Computer Models of Speech Using Fuzzy Algorithms

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Renato De Mori
874 g
244x170x27 mm

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1. Computer Models for Speech Understanding.- 1.1 Motivations for speech understanding researches.- 1.2 Tasks, difficulties and types of models.- 1.3 A passive model for automatic speech recognition.- 1.4 Active models for speech understanding.- 1.4.1. Elementary psychoacoustic considerations.- 1.4.2. Interpreting the acoustic signal is problem solving.- 1.4.3. Structures for Speech Understanding System models.- 1.4.4. Functional description of the system.- 1.4.5. On the tools for representing and using knowledge.- 1.5 On the use of fuzzy set theory.- 1.6 The structure of the book.- 2. Generation and Recognition of Acoustic Patterns.- 2.1 Speech generation.- 2.2 Techniques for generating acoustic patterns.- 2.2.1. The filter bank.- 2.2.2. The Fast Fourier Transform.- 2.2.3. Identification of the vocal tract parameters.- 2.2.4. Extraction of articulatory parameters.- 2.2.5. On the use of spectral representation of speech.- 2.3 Background on syntactic pattern recognition.- 2.4 Acoustic Cue Extraction for Speech Patterns.- 2.4.1 Silence interval between two sounds in a word.- 2.4.2 Quasi-stationary portions of the acoustic pattern.- 2.4.3 Lines.- 2.5 Classification of speech patterns.- 2.5.1 A brief history of automatic recognition of isolated words.- 2.5.2 The dynamic programming approach.- 2.6 Automatic recognition of continuous speech.- 2.7 References.- 3. On the Use of Syntactic Pattern Recognition and fuzzy Set Theory.- 3.1 Introduction and motivations.- 3.2 The syntactic (structural) approach to the interpretation of speech patterns.- 3.3 The syntax for the recognition of the phonetic feature "vocalic".- 3.4 Background on fuzzy set theory.- 3.4.1 Definition of fuzzy sets.- 3.4.2 Operations on fuzzy sets.- 3.4.3 Fuzzy restrictions.- 3.4.4 Possibility distributions.- 3.4.5 A simple example.- 3.5 Fuzzy relations and languages.- 3.5.1 Fuzzy relations.- 3.5.2 The extension of principle.- 3.5.3 Fuzzy languages.- 3.6 Use of fuzzy algorithms for feature hypothesization.- 3.6.1 Fuzzy algorithms.- 3.6.2 An example of application.- 3.7 References.- 4. Design Principles for Controlling the Use of Structural Rules for Segmentation.- 4.1 The meaning of the meaning.- 4.2 The control problem in the segmentation process.- 4.3 Computation with linguistic probabilities.- 4.4 Segmentation of continuous speech into pseudo-syllabic nuclei.- 4.4.2 Introduction.- 4.4.2 The segmentation grammar.- 4.4.3 The segmentation algorithm.- 4.4.4 Examples.- 4.5 A parallel processing model for generating phoneme hypotheses.- 4.6 A review of previous work on phoneme recognition.- 4.7 References.- 5. Rules for Characterizing Sonorant Sounds.- 5.1 A fragmant of the structural knowledge source for pseudo-syllables.- 5.1.1 Generalities.- 5.1.2 Generation of hypotheses about sonorant sounds.- 5.2 Extraction of detailed spectral features for sonorant sounds.- 5.2.1 Extraction of a multilinked data structure from a spectrogram.- 5.2.2 Deletion of unsuitable links.- 5.2.3 Assignment of weights to the arcs.- 5.3 Generation of hypotheses about vowels.- 5.3.1 Algorithm SZDET.- 5.3.2 Recognition of the place of articulation of vowels.- 5.3.3 Hypothesis generation and problem solving.- 5.4 Use of formants for the recognition of liquids and nasals.- 5.4.1 Liquid-nasal classification.- 5.4.2 Applications to the classification of liquids.- 5.5 Detailed recognition of nasal sounds.- 5.5.1 Introductory acoustical and perceptual considerations.- 5.5.2 Inference of the recognition rules.- Speech material.- Parameters of the atomic questions.- The recognition rules.- 5.5.3 Experimental results.- 5.5.4 On the extension of the rules to other contexts.- 5.5.5 On the evaluation of binary features.- 5.6 Structure of the procedural knowledge.- 5.7 References.- 6. Rules for Characterizing the Nonsonorant Sounds.- 6.1 Introduction.- 6.2 Recognition of the phonetic features of nonsonorant sounds.- 6.3 Bottom-up generation of phonemic hypotheses of plosive sounds.- 6.3.1 Review of research concerning the plosive consonants.- 6.3.2 Recognition of plosive sounds.- 6.4 Rules for the recognition of plosive sounds.- 6.4.1 Rules for formant loci, formant slopes and burst spectra.- 6.4.2 Rules for spectral characteristics of plosives.- 6.4.3 Rules for formant features.- 6.4.4 Rules for phonemic hypotheses.- 6.4.5 Composition,of evidences.- 6.5 Experimental results.- 6.6 References.- 7. The Lexical Knowledge Source.- 7.1 Word recognition in continuous speech.- 7.2 Dynamic programming for matching word patterns of quasi-continuous feature vectors.- 7.3 Matching speech states.- 7.3.1 Minimum-distance models.- 7.3.2 Stochastic models.- 7.4 Word detection by the hypothesize-and-test paradigm.- 7.5 The lexical component as a problem solver.- 7.6 The structure of the lexical knowledge.- 7.7 Strategies for lexical access.- 7.7.1 Top-down constraints.- 7.7.2 Preconditions based on the first syllable.- 7.7.3 Precondition degradations.- 7.7.4 The lexicon as a content-addressable-memory.- 7.7.5 The syll-type tree.- 7.7.6 Precondition evidences.- 7.7.7 The algorithm for lexical access.- 7.8 Selection of candidates and hypothesis evaluation.- 7.8.1 Evaluation of precondition evidences.- 7.8.2 Candidate selection.- 7.8.3 Other possible methods for hypothesis evaluation.- 7.9 Strategies for the generation of lexical hypotheses.- 7.10 References.- 8. On the Structure and Use of Task-Dependent Knowledge.- 8.1 Introduction.- 8.2 Finite-state language models.- 8.3 Measuring evidences.- 8.4 Search strategies.- 8.4.1 Branch-and-bound algorithms.- 8.4.2 Non-admissible search algorithms.- 8.5 On the use of production systems for problem solving.- 8.6 Scheduling of interpretation processes based on approximate reasoning.- 8.6.1 Background.- 8.6.2 On the use of truth functions and fuzzy logic.- 8.6.3 Priority assignment and approximate reasoning.- 8.7 Outline of a semantically-guided use of task-dependent knowledge.- 8.7.1 System organization.- 8.7.2 The semantic knowledge.- 8.7.3 The syntactic knowledge.- 8.7.4 Pragmatics.- 8.8 Evaluating language complexity.- 8.9 Review of recent work on task-dependent knowledge.- 8.9.1 Representation.- 8.9.2 Control of strategies and scoring philosophies.- 8.10 References.- 9. Automatic Learning of Fuzzy Relations.- 9.1 Introduction.- 9.2 Formal definition of the problem and an example of application.- 9.2.1 Generalities.- 9.2.2 An example of application.- 9.3 A simple preliminary learning case.- 10. Towards a Parallel System.- 10.1 A new model for lexical access.- 10.2 Description of acoustic cues.- 10.3 The knowledge of the descriptor of the global spectral features.- 10.4 Conclusions.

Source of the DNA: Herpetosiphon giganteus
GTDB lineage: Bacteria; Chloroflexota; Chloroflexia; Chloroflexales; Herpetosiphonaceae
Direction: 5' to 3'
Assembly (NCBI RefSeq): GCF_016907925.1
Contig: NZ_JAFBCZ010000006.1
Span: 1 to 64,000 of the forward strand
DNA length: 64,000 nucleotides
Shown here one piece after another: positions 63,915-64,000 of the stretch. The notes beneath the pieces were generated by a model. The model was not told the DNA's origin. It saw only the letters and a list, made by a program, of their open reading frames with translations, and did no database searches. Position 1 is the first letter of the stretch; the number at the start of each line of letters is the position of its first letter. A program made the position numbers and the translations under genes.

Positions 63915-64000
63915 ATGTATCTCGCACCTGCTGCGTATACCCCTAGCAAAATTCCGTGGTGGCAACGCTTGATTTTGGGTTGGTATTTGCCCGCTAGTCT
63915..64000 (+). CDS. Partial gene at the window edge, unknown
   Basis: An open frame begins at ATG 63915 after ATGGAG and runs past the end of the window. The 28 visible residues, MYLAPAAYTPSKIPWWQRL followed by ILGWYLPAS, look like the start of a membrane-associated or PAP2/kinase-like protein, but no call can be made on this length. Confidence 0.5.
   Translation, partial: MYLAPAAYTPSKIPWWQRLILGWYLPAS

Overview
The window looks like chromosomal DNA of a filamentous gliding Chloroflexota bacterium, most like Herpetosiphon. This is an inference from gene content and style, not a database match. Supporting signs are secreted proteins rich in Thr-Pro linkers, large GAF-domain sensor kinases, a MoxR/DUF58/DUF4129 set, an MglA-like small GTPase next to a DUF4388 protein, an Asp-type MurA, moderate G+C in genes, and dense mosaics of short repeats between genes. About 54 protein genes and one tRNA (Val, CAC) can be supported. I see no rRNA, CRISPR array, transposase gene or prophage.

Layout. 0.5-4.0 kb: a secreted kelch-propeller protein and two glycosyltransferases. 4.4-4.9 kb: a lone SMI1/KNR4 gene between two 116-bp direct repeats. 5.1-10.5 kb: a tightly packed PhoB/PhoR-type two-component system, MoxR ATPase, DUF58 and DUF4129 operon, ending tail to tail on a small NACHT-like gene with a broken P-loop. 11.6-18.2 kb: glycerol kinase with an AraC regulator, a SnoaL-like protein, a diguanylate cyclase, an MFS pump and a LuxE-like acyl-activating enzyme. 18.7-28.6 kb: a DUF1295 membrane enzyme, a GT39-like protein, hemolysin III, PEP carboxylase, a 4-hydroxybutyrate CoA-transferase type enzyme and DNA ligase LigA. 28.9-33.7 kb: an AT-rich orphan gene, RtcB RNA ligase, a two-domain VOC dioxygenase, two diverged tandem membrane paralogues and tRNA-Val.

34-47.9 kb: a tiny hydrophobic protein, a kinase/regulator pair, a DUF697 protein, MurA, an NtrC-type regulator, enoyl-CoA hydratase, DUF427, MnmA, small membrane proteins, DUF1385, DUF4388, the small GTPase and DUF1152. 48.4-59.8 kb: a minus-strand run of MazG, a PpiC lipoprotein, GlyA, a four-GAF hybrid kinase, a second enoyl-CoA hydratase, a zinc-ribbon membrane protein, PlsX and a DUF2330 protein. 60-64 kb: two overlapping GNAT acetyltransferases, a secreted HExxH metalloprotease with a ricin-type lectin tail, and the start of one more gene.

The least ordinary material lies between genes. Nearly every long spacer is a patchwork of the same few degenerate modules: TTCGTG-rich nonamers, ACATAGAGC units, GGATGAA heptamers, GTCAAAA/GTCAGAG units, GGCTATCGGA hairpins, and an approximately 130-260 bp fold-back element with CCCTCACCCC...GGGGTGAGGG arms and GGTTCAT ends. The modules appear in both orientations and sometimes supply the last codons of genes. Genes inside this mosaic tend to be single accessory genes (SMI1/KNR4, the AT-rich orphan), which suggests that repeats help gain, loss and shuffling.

It is with great pleasure that I present this third volume of the series "Advanced Applications in Pattern Recognition." It represents the summary of many man- (and woman-) years of effort in the field of speech recognition by tne author's former team at the University of Turin. It combines the best results in fuzzy-set theory and artificial intelligence to point the way to definitive solutions to the speech-recognition problem. It is my hope that it will become a classic work in this field. I take this opportunity to extend my thanks and appreciation to Sy Marchand, Plenum's Senior Editor responsible for overseeing this series, and to Susan Lee and Jo Winton, who had the monumental task of preparing the camera-ready master sheets for publication. Morton Nadler General Editor vii PREFACE Si parva licet componere magnis Virgil, Georgics, 4,176 (37-30 B.C.) The work reported in this book results from years of research oriented toward the goal of making an experimental model capable of understanding spoken sentences of a natural language. This is, of course, a modest attempt compared to the complexity of the functions performed by the human brain. A method is introduced for conce1v1ng modules performing perceptual tasks and for combining them in a speech understanding system.